The Agora
Bible Commentary
2 Corinthians

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2 Corinthians 11

2Co 11:2

I MIGHT PRESENT: As the angel of Yahweh would have presented to Adam his newly-created bride (Gen 2:22).

Examples of personification: riches (Mat 6:24); sin (Joh 8:34; Rom 5:21; 6:16); spirit (Joh 16:13); wisdom (Pro 3:13-15; 9:1); Israel (Jer 31:4,18); people of Christ (Eph 4:4,13; 5:23; Rev 19:7; 1Co 12:27; 2Co 11:2; Col 1:18,24).

2Co 11:3

CUNNING: "Panourgia" (lit, "all working"; crafty, clever, always thinking about how to "trick" someone else) has its roots in Eden. And it is appropriate to men who are the seed of the serpent. These came at Jesus seeking to entrap him, but "he perceived their craftiness" (Luk 20:23); for the Lord God "catches the wise in their own craftiness" (1Co 3:19), and Jesus inherited his Father's characteristics in this ability also. The warnings to the early brethren to beware of the deceit of false teachers, a deliberate campaign by evil men, were common enough because necessary (2Co 11:13; 4:2; Rom 3:13 -- dolos, guile, in these places; and Eph 4:14). Those crafty men even went so far as to use -- hypocritically! -- the same language against Paul: "being crafty (panourgos) I caught you with guile (dolos), did I?" (2Co 12:16). One is reminded of how Luther and the Pope each called the other Antichrist.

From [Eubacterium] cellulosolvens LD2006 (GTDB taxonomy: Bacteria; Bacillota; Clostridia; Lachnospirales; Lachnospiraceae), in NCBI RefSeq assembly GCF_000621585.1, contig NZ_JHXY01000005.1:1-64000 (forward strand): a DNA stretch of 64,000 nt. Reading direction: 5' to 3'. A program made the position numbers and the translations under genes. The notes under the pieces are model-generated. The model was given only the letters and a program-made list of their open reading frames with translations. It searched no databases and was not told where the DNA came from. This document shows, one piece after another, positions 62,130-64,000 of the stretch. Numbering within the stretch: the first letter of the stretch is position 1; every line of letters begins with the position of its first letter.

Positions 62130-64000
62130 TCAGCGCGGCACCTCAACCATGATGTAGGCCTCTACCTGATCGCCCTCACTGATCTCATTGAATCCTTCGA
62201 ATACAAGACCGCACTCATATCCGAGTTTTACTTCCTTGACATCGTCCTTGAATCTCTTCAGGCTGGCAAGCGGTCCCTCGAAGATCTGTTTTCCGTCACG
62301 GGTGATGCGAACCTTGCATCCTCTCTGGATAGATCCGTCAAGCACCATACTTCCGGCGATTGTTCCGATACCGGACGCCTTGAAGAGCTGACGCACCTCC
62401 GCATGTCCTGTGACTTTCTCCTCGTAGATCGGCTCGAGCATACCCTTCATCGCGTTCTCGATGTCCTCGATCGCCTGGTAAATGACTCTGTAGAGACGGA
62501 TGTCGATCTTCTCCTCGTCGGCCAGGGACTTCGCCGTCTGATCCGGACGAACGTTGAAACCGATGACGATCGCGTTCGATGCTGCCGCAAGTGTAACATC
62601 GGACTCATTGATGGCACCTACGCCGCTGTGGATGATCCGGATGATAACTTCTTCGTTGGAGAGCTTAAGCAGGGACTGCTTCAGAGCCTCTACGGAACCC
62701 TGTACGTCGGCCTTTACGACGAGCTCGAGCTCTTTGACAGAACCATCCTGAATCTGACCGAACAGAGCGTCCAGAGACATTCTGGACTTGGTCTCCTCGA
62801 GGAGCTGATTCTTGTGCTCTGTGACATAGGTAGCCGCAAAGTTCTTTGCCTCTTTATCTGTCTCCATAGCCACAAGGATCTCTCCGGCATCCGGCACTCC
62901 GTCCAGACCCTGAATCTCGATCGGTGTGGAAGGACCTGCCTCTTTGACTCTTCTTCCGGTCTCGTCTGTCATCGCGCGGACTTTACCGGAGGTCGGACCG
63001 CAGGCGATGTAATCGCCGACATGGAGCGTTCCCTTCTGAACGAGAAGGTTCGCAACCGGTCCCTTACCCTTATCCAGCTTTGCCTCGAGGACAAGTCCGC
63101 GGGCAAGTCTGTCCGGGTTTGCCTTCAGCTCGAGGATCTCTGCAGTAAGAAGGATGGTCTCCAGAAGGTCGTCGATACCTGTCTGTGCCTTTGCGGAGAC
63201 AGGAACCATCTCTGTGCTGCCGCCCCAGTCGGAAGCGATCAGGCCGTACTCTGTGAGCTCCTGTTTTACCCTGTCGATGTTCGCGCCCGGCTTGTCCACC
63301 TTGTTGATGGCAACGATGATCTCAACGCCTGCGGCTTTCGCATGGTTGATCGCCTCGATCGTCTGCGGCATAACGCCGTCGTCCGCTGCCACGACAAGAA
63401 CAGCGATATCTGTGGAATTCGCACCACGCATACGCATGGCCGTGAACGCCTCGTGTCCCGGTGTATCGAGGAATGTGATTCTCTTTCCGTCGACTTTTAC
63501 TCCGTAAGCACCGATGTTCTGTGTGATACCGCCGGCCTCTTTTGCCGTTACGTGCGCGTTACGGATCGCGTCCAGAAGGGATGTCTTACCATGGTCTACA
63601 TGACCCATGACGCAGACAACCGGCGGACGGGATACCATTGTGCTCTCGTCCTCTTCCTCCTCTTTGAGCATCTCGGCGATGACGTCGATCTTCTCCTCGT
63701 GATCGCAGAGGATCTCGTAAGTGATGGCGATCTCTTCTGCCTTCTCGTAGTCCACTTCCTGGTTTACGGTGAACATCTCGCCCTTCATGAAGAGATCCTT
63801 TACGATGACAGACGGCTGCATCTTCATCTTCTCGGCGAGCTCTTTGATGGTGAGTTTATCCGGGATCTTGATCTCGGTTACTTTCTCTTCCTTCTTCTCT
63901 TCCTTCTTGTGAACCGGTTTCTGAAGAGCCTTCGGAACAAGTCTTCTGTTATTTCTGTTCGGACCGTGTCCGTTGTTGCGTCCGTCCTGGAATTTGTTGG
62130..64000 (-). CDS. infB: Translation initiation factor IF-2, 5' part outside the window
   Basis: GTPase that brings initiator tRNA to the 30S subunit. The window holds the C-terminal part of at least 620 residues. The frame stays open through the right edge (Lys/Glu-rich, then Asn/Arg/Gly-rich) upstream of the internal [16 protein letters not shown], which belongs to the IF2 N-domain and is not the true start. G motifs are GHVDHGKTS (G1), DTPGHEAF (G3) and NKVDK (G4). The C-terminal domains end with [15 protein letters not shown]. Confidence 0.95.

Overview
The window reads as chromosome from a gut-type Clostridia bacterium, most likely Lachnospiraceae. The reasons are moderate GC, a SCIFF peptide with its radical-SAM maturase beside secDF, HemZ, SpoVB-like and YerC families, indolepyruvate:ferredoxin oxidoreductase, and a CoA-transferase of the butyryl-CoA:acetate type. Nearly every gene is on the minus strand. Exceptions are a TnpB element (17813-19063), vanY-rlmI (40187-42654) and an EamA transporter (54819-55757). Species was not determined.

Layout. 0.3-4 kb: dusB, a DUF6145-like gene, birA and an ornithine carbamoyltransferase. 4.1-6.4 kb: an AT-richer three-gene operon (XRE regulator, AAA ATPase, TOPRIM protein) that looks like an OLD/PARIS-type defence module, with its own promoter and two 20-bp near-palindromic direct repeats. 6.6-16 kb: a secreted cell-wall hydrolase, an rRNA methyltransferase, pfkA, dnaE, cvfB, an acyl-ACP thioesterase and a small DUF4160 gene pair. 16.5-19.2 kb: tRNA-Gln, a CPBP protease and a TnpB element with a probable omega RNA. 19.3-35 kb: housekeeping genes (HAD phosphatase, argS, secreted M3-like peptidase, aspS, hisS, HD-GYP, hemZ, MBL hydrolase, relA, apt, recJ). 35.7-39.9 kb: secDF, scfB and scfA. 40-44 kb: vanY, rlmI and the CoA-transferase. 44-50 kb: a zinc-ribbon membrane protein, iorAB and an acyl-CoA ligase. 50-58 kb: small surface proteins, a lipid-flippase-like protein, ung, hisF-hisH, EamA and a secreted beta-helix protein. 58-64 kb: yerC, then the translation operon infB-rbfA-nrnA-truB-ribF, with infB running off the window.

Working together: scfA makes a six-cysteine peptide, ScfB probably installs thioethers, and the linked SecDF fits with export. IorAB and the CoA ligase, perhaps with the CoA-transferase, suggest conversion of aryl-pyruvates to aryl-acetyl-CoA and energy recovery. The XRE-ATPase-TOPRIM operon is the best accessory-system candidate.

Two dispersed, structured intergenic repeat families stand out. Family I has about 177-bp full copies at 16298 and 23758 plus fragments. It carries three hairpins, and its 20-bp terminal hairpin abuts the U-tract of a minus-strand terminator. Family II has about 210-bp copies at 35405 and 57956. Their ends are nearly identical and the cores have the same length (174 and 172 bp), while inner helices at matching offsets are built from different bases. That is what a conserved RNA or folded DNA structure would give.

SINCERE AND PURE DEVOTION: Or "simplicity" (AV). "Simplicity", as used by Paul, should not be equated with "simple-mindedness". Rather, in keeping with the metaphor of Eve and the serpent, "simplicity" is a single-mindedness which will not be beguiled by subtle serpent-arguments. Such "simplicity" presupposes uncomplicated vision and motives. We must remember the extreme "deceitfulness of sin" (Heb 13:3) and the inherent weakness of the flesh. We must keep these things in mind, recognizing also that strength comes from God, His word, and prayer -- and that we must cling close to these. If we do this, then in a simple single-minded devotion, we will be waiting and ready when our Saviour the Bridegroom cometh.

2Co 11:4

If they could be so easily swayed by other teachers, surely they would listen to the one who converted them!

2Co 11:5

Vv 5-15: Their folly in being drawn away by others.

2Co 11:7

Paul's enemies had suggested that he took no financial support from them because he was unsure of his authority to do so (WFB 43). Also, a tentmaker would have no "dignity" alongside Greek "philosophers" (WFB 215).

2Co 11:9

...FROM MACEDONIA: The Philippians (2Co 8:1-4; Phi 4:15,16).

2Co 11:14

Cp context of letter: 2Co 3:1; 10:2,3,10,12,17,18; 11:3,4,18-23: "Satan" = Jewish adversaries who are trying to undermine Paul's authority (cp Rom 16:17-20), by pretending -- like the serpent in Eden -- to be "angels" or messengers from God, having knowledge which "Eve" (the ecclesia) lacked (cp 2Co 11:3).

2Co 11:16

2Co 11:16 -- 12:18: The apostle's credentials.

2Co 11:17

Vv 17,18: 'Here I am following the example of the Judaizers, not Christ!'

2Co 11:21

They were so "wise" (irony) that they let the "strong" Judaizers take advantage of them. But Paul was too "weak" to do the same!

2Co 11:23

Vv 23-28: "AJ Balfour said, 'Nothing matters very much, and very few things matter at all.' In reality there is only one thing that is important -- and that is to love the Lord our God with all our hearts and to do what pleases Him. Whatever else we experience or that happens around us is insignificant unless it concerns the things of God.